I’ve known Nick Pihakis for several years now. He is one of the most generous folks I’ve ever had the pleasure of meeting—always in good spirits (and never one to turn down a good bourbon libation). In fact, Nick and several other renowned Southern chefs, writers, and farmers formed the Fatback Collective while discussing barbeque competitions over glasses of bourbon. The Fatback Collective has participated in competition barbecue events, while keeping the focus on quality flavor and sustainable techniques; members include John T. Edge, Ashley Christensen, Angie Mosier, and John Currence. The collective, as well as Jim ‘N Nick’s establishments, all source their pork from the farms that are part of the Fatback Pig Project—a collaboration that supports pasture-raised, heritage breeds.

THE FACTORY CAFE CHEF SERIES: JIM 'N NICK'S

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HOW TO CATCH A FROG

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Perhaps the most common advice given to any writer: write what you know. Fabric designer, crafter, illustrator, writer, friend, and heroine Heather Ross manages to do just that in her newest publication, How to Catch a Frog: And Other Stories of Family, Love, Dysfunction, Survival, and DIY. In the book, Heather shares wisdom, heartfelt stories, lessons from her eccentric childhood spent in rural Vermont, gorgeous humor, and her deep joy for life.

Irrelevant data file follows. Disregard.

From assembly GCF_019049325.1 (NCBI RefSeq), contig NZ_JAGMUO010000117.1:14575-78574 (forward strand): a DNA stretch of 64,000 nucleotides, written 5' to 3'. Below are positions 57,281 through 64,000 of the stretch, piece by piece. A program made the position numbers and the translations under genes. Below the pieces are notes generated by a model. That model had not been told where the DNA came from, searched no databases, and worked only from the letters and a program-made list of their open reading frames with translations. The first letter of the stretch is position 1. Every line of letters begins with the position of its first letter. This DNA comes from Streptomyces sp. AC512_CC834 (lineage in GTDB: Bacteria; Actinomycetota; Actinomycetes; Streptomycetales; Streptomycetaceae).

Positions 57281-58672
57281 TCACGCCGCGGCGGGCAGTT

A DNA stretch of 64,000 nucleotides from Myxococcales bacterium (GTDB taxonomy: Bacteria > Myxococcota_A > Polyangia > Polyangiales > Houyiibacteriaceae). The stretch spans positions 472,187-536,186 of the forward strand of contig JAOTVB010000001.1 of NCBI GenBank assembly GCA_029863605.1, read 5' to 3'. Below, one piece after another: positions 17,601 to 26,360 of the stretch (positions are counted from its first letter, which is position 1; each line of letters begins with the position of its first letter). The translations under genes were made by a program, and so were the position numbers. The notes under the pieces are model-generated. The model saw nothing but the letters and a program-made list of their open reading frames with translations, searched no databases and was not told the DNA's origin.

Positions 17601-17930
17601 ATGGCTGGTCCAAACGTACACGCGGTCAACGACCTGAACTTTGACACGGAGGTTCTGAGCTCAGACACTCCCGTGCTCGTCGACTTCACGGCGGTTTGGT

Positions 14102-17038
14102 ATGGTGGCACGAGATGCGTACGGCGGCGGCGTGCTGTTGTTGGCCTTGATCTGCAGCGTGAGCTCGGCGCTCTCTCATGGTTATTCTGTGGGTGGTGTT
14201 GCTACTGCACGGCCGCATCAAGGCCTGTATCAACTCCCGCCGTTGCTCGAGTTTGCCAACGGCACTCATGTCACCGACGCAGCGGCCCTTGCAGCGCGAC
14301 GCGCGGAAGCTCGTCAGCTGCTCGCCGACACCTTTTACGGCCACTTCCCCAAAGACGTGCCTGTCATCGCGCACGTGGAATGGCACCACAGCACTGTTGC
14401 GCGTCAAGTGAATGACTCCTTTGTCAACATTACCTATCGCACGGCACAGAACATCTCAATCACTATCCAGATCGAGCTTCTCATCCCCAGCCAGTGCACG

Published by Stuart Tabori Chang, one of the descriptions of the book reads:

“When, as a twenty-something, Heather complained to her mother about a long list of things she had missed out on and that had compromised her chance of ever leading a ’normal’ life (immunizations, a healthy respect for authority), her mother waved a hand and replied, ’Well, you should thank me, because you have a lot of good stories instead.’”

The stories that Heather weaves, particularly the tales of a childhood surrounded by nature, remind me in-parts of my own daughter, Maggie, who spent much of her summer this year in Seale, Alabama, with her dad, Butch…swimming in a cattle watering trough, exploring the woods, riding ponies, creating art, catching frogs, lizards, turtles, and snakes, and—much to my dismay—having a pretty close encounter with a crocodile.

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Heather’s anecdotes of her youthful adventures elicit emotional responses without relying on conventions or tropes. I laughed, I cried, and I found true appreciation for her life lessons.

I was (luckily) invited to read an early copy of the book and contributed this review on the book’s back cover:

I’ve long counted myself among Heather’s admirers; I am now a full-fledged devotee, grateful to her for inviting us all into her world.

Purchase a copy of Heather’s book from our online store, and read more about her other noteworthy publication Heather Ross PRINTS here.

How to Catch a Frog: And Other Stories of Family, Love, Dysfunction, Survival, and DIY by Heather Ross is a Melanie Falick Book published by Stewart, Tabori & Chang, an imprint of Abrams (our own publisher).

xoNatalie